Apart from water, healthy eating and exercise, many forget that there is one other important factor that is vital for a body to perform at its best. Without proper sleep, less than 7 hours a night, the body will experience adverse side effects that could be detrimental to its well-being.

According to the World Health Organization, two-thirds of adults in industrialized nations fail to get proper nightly sleep. In fact, humans are the only species that deliberately deprive themselves of rest without any particular gain. Scientists are now beginning to conduct research about sleep and have found that there is not one major organ within the body or process in the brain that is not helped by proper rest.

How does insufficient sleep affect your health?

Loss of sleep can be a key lifestyle factor that could determine whether or not you will develop Alzheimer’s disease. Moderate reductions in your sleep even for just one week can disrupt metabolism and blood sugar levels so profoundly that you could be classified as pre-diabetic. It can increase the likelihood of coronary arteries becoming blocked, setting you on the path toward cardiovascular disease, and stroke. On top of this, all major psychiatric conditions including depression, anxiety, and suicidality are influenced by sleep disruption. It is no wonder that countries, where sleep time has declined, are also showing the largest increases in these types of illnesses.

What are the two main factors that determine when you want to sleep and to be awake?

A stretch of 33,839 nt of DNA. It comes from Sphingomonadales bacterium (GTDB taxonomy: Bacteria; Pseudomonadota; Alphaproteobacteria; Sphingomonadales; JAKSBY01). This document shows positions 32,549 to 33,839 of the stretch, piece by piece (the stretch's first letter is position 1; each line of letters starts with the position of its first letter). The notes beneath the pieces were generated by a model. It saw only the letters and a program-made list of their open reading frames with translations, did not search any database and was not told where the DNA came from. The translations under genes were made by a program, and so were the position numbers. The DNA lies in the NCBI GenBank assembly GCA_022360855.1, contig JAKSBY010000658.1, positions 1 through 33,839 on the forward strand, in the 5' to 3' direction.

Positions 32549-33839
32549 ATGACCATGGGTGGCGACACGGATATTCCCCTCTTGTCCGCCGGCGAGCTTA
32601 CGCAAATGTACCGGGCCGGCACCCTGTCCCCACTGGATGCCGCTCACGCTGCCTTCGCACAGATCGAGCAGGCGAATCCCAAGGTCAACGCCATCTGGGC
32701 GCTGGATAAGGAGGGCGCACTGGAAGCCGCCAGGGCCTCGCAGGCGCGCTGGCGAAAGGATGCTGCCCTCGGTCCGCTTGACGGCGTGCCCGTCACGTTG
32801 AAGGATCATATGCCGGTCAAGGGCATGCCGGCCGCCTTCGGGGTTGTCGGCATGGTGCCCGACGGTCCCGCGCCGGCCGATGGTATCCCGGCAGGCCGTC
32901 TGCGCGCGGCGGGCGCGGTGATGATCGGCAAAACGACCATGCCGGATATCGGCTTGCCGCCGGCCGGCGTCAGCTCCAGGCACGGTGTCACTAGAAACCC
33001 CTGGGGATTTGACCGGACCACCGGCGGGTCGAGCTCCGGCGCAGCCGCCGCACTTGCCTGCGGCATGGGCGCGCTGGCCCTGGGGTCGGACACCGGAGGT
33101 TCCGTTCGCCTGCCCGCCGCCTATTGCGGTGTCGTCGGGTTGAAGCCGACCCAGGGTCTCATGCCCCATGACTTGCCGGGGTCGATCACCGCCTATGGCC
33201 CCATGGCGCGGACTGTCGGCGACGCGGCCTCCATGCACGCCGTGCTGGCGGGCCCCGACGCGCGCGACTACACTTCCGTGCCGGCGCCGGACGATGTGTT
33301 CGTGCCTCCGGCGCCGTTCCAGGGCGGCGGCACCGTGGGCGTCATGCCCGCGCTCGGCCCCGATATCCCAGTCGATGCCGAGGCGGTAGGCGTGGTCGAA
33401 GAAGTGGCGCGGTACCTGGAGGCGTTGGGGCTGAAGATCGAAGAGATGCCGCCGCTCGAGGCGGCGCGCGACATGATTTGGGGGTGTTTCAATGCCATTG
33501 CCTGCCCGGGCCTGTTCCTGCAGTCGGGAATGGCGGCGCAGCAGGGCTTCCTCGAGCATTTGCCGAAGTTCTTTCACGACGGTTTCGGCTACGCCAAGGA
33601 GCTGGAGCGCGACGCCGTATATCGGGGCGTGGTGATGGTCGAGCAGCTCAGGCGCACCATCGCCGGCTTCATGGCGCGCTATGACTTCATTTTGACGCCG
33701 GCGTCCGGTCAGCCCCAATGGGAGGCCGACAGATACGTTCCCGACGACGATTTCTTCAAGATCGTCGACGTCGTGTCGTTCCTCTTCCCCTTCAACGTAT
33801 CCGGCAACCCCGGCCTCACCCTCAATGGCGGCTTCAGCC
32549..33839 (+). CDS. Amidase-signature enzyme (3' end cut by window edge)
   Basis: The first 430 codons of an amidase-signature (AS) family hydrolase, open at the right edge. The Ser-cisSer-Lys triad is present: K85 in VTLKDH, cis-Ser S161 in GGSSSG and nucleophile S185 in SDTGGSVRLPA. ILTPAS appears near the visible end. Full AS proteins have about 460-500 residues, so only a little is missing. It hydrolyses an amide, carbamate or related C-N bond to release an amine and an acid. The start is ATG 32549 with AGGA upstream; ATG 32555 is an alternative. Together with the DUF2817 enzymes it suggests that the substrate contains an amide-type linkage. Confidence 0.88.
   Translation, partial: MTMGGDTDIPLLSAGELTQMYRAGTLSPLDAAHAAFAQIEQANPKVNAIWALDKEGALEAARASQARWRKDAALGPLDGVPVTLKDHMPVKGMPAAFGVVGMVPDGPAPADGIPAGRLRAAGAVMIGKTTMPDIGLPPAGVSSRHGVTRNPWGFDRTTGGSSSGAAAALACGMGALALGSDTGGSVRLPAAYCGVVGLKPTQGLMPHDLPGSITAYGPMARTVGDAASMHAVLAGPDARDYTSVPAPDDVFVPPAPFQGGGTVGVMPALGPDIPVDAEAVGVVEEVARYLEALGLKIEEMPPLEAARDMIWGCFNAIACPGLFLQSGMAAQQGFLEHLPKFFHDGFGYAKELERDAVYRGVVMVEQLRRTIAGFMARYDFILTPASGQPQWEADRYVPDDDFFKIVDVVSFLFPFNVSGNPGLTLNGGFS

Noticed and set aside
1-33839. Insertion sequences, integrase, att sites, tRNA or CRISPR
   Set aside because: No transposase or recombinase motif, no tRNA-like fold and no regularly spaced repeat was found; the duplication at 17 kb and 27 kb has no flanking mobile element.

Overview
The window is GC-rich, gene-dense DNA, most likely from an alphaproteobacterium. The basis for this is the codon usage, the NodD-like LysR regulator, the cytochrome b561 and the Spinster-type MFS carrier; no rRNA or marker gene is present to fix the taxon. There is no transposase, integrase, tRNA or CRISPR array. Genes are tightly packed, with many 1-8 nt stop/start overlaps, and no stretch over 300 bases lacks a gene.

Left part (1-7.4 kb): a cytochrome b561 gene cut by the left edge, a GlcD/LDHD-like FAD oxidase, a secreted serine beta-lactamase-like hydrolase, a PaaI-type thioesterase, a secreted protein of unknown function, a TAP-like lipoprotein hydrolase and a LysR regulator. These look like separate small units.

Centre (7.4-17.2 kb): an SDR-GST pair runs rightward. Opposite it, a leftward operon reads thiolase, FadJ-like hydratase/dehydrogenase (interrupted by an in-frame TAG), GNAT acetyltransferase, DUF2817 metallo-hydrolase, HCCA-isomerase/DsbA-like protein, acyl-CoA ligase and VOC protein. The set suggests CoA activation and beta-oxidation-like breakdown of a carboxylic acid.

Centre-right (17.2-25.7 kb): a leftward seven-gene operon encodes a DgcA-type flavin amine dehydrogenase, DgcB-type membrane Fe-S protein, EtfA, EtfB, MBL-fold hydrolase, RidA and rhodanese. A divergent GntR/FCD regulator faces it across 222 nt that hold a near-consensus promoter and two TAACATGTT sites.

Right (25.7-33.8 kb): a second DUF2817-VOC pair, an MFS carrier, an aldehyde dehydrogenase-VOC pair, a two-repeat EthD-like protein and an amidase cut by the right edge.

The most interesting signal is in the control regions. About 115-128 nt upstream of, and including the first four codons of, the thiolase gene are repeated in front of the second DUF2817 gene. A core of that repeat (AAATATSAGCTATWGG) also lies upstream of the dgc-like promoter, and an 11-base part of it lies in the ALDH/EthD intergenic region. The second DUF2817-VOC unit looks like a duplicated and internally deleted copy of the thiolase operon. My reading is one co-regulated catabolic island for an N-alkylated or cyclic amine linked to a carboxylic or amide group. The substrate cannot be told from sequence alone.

Every living being generates a natural cycle of rest. Called the Circadian Rhythm, it is your internal 24-hour clock deep inside your brain that makes you tired or awake at certain times of the day. It also determines times for hunger and thirst, your moods, the amount of urine that you produce, your core body temperature, your metabolic rate and the release of many of your hormones. The Circadian Rhythm is not tied to the sun but the brain can use light as well as food, exercise, temperature fluctuations even social interaction to reset this biological clock.

The second factor that influences sleep is Sleep Pressure. Adenosine is a chemical that is found in the brain that builds up every minute that you are awake. It is Adenosine that increases your desire for sleep.

These two distinct, separate forces are usually aligned with one another. The Circadian Rhythm increases activity before you awake- giving an energy signal to the body, peaking in the afternoon for most adults. Adenosine levels are depleted in the brain with sleep- giving you a feeling after a good night’s rest of being wide awake in the morning. In the evening, the opposite occurs; high levels of adenosine and low energy signals from the circadian rhythm, creating the feeling of tiredness.

Are you getting enough sleep?

Do you wake up in the morning but want to fall back to sleep a few hours later? If you did not set an alarm clock, would you sleep past the set time? Do you often have to reread a sentence on your computer screen? Do you have to take caffeine to function normally before lunchtime?
If you answer yes to these questions, you could have some sort of sleep disorder.

What is insomnia?

The most common form of sleep disorder is called Insomnia. A person has insomnia when they are suffering from an inadequate ability to sleep even though they allow themselves the opportunity to sleep. Chronic insomnia is very common and it seems to be more prevalent in women. The two most common triggers are psychologically based and come from stress: emotional concerns or worry and emotional distress or anxiety.

Could blue light be harmful to you?

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How to overcome your lack of sleep?

While alcohol and medications can help to ease the problems related to insomnia for a short period, our bodies need more than just a temporary shield from such negative effects. Instead, you would serve your body better when you adhere to these eight simple guidelines:

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Sources: GuardianHarvard – HealthlineLivescience